So far, RLC has delivered over 10,000 pounds of food to the homeless, at a cost of 10 cents per pound, one of the best in the nascent food recovery industry. RLC's model seems to be spreading: recently, new chapters have sprung up in San Francisco, Albany, Miami and Los Angeles, and they've garnered attention from the non-profit industry. It's inspiring to see simple but smart waste-reduction ideas like this gaining ground, diverting good food to the people who need it most. 
3. Facilitate Community Involvement: 
Empowering students, retailers, chefs, restaurant managers and everybody associated with the food industry to take action against food injustice, environmental degradation and poverty plays a key role in reducing food waste. The food can be donated to any non-profit organization such as after school programs, retirement homes, shelters or churches.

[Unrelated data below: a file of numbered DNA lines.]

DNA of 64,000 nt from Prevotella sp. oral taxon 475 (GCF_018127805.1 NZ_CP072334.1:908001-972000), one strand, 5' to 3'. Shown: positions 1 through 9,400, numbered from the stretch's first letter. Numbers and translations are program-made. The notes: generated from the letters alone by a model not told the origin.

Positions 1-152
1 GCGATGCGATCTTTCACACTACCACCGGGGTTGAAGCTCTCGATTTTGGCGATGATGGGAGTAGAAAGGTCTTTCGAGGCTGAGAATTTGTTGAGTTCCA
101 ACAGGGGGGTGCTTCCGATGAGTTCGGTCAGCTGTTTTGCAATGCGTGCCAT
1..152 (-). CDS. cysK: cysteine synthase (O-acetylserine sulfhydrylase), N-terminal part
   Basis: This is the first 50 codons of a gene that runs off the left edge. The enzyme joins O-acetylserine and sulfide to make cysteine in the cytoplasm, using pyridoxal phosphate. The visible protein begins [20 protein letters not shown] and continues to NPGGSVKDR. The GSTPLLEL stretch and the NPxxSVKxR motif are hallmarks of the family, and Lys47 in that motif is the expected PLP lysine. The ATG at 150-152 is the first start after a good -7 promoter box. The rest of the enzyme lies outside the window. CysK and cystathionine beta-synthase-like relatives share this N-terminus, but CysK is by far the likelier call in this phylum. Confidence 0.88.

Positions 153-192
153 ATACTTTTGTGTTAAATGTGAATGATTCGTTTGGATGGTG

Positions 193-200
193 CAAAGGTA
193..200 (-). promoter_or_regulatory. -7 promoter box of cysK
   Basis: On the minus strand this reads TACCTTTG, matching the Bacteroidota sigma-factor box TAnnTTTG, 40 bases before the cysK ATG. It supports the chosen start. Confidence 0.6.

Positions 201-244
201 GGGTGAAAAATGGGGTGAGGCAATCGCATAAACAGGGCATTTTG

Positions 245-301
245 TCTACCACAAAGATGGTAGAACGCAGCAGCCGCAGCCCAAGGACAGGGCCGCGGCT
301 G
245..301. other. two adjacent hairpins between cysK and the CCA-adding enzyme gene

Food Recovery Network* is another organization that helps college and university students manage food redistribution. It also provides a certification* to those businesses that participate in food recovery program to fill people rather than landfills.
4. Preserve Food:
If you are not 100 percent sure of how to store or preserve food, head over to the USDA's online Agricultural Library* for good, basic, unbranded info. Food writer Eugenia Bone’s Kitchen Ecosystem blog* also provides meal-prep inspiration, where the organizing principle is finding and sharing recipes that use every last shred of ingredients on hand.